On the local option for transit funding

At the Bellevue forum on transit funding, Rep. Judy Clibborn described how a Republican legislator probably won’t support the local option for transit funding that is being considered by the legislature, HB 1954. According to that bill, King County, for example, could tax locally to support Metro Transit, which will otherwise have to cut service next year. Legislation to allow such local funding should be easier to pass in the legislature, since Republican legislators in the eastern part of the state wouldn’t feel they were potentially subjecting their constituents to taxes.

But the Republican legislator is inclined to oppose the bill.

Said Rep. Clibborn, the Republican legislator just doesn’t “get” why car riders should have to subsidize public transit. He thinks, If someone wants to ride the bus, they should pay for it themselves. Why force others to pay for it?  She explained to him that even car drivers would benefit from less crowded roads and less pollution. And many car drivers would be willing to support such a bill.

Republicans really don’t like government and taxes. They don’t understand the Public Good. I suppose many Washington State Republicans have even taken a “no tax” pledge.  (Does anyone know how many have?)

Perhaps they want to return to the Articles of Confederation.

For a short summary of HB 1954, which also funds roads and other transportation needs, see the legislature’s brief Bill Analysis of HB 1954.  See also Coalition Pushing for the House Transportation Bill and Resolution in Support of Local-Option Transit Funding.

Two years ago the King County Council agreed to support a $20 car tab fee to prevent cuts to bus service.  Jane Hague, who spoke at the forum and sounded reasonable, and other Republicans on the Council had at first agreed with Tim Eyman to oppose the fee. But after hearing from constituents and from business who want bus service (to prevent gridlock), Ms. Hague agreed to support the fee.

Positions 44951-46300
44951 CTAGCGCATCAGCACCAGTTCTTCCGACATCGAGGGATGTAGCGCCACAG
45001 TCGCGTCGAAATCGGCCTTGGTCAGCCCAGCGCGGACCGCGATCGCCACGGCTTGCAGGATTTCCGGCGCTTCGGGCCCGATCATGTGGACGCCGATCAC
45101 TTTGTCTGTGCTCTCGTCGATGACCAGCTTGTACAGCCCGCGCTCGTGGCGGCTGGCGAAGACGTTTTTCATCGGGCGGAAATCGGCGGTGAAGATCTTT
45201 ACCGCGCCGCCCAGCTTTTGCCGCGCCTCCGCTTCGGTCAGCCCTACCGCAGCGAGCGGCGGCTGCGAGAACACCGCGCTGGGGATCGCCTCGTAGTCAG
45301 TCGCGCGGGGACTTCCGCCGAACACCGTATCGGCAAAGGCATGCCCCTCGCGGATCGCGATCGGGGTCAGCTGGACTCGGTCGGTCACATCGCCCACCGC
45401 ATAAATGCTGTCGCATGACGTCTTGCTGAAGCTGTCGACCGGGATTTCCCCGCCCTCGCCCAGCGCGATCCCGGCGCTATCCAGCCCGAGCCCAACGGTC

I heard from transportation officials that many businesses do definitely support public transit (as long as they don’t have to pay for it).  Their workers can’t get to work if traffic doesn’t move.  Public transit is especially important for many low-income workers.

One concern is that the proposed transit funding relies on the gas tax and a Motor Vehicle Excise Tax, which are regressive.

We need a state income tax!

A second concern is raised by Martin H. Duke in Coalition Pushing for the House Transportation Bill:

In one of the basic asymmetries in Washington between the way the legislature treats its drivers and its transit riders, the bulk of  transit funding is subject to a public vote, while the new highways are deemed too critical to risk at the ballot box. Personally, I’m no fan of direct democracy, but it would be nice if the sustainable transportation options had the same number of veto points [fewer] as the anti-urban ones.

Finally,  the transportation bill builds too many roads.  As Mr. Duke points out:

The bulk of the bill is about raising the gas tax (from 37.5 cents now to 50.5 in 2015, Sec. 101). While gas tax is an excellent source of revenue for roads, the package is heavy on new highways rather than maintenance.

According to Beau Morton of the Transit Rider’s Union, “The statewide transportation package recently proposed by House Transportation chair Judy Clibborn contains $3.9 billion just to start new highway projects, while leaving only $675 million for cities and towns throughout the state to invest in their transportation infrastructure and transit systems.  …. While most states allocate on average about 17% of their transportation budgets for transit, in Washington it’s only 2%.”  See The Statewide Transit Funding Crisis.

Unfortunately, the state constitution specifies that gas tax funds must be used for “highway purposes.” (Ferries are deemed to be highways too.)

People think Washington State is progressive. In some ways — marijuana legalization and gay marriage –  I suppose it is.  When it comes to funding education and transportation, we might as well be Alabama.

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